Wednesday, April 9, 2014

Japan's Biggest Organized Crime Syndicate Going Online

Many yakuza have full-body tattoos.
Japan’s largest organized crime group, the Yamaguchi-gumi, recently launched its own website. But if you're hoping to see guys with crazy tattoos, dramatic gun battles, bloody sword fights, and fingers being chopped off — and who isn't? — it may disappoint.

For starters, the site looks like it was created in the late 1990s. Still, the criminal syndicate is hoping it'll serve as a recruitment tool as the membership of yakuza organizations shrink and public support for them falls. And the branding reflects this; the site at first appears to be for an organization known as the Banish Drugs and Purify The Nation League — or Drug Expulsion of Land Purification Alliance, as Google translates it. The "purify the nation" thing is potentially unsettling, but it still doesn't sound like a criminal organization.

But it was founded by one. The then-leader of the Yamaguchi-gumi founded it in 1963 as a group “dedicated to the eradication of amphetamine abuse.” Sources familiar with the syndicate told VICE News that the site was launched under the Banish Drugs… monicker to, one, remind Yamaguchi-gumi members to behave themselves, and two, to convince people that the Yamaguchi-gumi is not “an anti-social force,” as they're called by police, and are instead a “humanitarian organization.”

However, veteran police detective told us that they suspect the site may be a signal that the Yamaguchi-gumi plans to expand their operations. Japan has 21 designated organized crime-groups — the yakuza — each with their own corporate logo, office, and business cards. The groups are patriarchal pseudo-family organizations structured like a pyramid, with the top boss known as the oyabun ["father figure"] and those under him known as kobun ["children"]. They each control different regions of the country.

The yakuza retains a significant foothold in Japanese popular culture, with two monthly fanzines and several weekly magazines that glorify their exploits. According to the National Police Agency, from 1992 to 2010, the number of yakuza members and associates remained steady at roughly 80,000. But extensive crackdowns by police and the tightening of laws have resulted in a major decline in numbers since then; this year, the yakuza reached a record low of about 60,000 members. The Yamaguchi-gumi, based in the western city of Kobe, is by far the largest syndicate with about 25,600 members. As recently as 2008, however, it boasted more than 40,000.

Whatever the true purpose of the site, the Yamaguchi-gumi isn't screwing around with its anti-drug message. When amphetamine-based stimulants came onto the Japanese market in 1931, they were used for everything from fighting low blood pressure to motivating kamikaze pilots. At the end of WWII, huge military stocks were dumped onto the civilian market, making it popular to combat fatigue and hunger, leading to an explosion of consumption between 1945 and 1955.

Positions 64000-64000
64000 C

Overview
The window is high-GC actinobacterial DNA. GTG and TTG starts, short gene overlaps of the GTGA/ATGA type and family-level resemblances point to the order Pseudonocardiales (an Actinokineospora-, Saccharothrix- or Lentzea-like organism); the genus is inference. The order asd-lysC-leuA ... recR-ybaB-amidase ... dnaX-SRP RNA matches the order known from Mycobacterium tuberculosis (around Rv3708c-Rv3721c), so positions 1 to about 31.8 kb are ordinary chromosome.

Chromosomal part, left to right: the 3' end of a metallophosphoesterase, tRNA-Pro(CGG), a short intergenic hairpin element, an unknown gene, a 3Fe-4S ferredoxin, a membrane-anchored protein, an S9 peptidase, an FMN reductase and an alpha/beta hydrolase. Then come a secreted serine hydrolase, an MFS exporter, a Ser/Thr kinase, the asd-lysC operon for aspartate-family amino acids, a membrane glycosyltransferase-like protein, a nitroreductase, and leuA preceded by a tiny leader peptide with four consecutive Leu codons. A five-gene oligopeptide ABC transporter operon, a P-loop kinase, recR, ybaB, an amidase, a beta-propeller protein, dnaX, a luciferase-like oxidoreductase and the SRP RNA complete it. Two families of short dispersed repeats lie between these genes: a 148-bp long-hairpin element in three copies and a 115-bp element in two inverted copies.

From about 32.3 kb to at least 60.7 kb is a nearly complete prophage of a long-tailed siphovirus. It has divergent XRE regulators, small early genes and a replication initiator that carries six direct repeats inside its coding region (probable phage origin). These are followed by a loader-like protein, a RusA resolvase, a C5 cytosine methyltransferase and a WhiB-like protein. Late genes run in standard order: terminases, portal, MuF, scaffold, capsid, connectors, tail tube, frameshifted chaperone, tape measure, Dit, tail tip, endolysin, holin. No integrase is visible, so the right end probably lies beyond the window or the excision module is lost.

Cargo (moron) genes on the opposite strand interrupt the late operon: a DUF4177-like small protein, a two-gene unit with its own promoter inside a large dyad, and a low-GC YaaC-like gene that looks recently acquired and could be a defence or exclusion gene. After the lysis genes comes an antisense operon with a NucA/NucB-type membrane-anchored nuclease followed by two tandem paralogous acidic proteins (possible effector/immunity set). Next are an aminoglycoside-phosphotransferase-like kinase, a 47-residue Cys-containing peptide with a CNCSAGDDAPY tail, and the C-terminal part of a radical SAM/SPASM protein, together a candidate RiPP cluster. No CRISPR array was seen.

Meth addicts predictably committed a number of horrendous crimes, and the public demanded government control.

Kazuo Taoka, the Yamaguchi-gumi oyabun who founded Banish Drugs and Purify the Nation, had great disdain for drug use. And the current oyabun, Tsukasa Shinobu, shares those views. Drug addicts among the Japanese mafia are generally dismissed, and drug dealing is perceived as a more harmful crime than prostitution, gambling, blackmailing, or racketeering. The yakuza believe that drugs harm people, drug addicts are prone to violent actions, and drug use creates a weak country.

Dealing drugs is also considered to be an activity that lacks initiative and intelligence and is unworthy of the “noble yakuza.”

At the top of the homepage is a video of the Yamaguchi-gumi upper echelon making their first 2014 visit to the local shrine, and playing in the background is the group's newly released theme song, Ninkyo Hitosuji [“Devoted To Chivalry"]. The first refrain goes something like:

“With nothing but my courage / and this body / I’ll trust myself to the life of a yakuza / and follow this path I’ve decided on / in Nagoya / The Yamaguchi-gumi emblem is our life / dedicated to chivalry / that’s the spirit of a man”

A moving message — but maybe not a tune that'll appeal to Millennials.

The various sections of the web site offer glimpses into the gang’s daily life and efforts to get along with the community. There are videos of Yamaguchi-gumi members pounding rice cakes at the end of the year, showing that they're good neighbors. There are also photos of the emergency relief provided by the syndicate after the Kobe earthquake in 1993 and after the Tohoku Earthquake in 2011.

The true purpose of the site is probably known only to the upper echelon of the syndicate — and, judging by the way the site looks, they may also have been the ones who built it. That said, we strongly suggest that you do not make any disparaging comments on the site. Trolling the yakuza is not a good idea.


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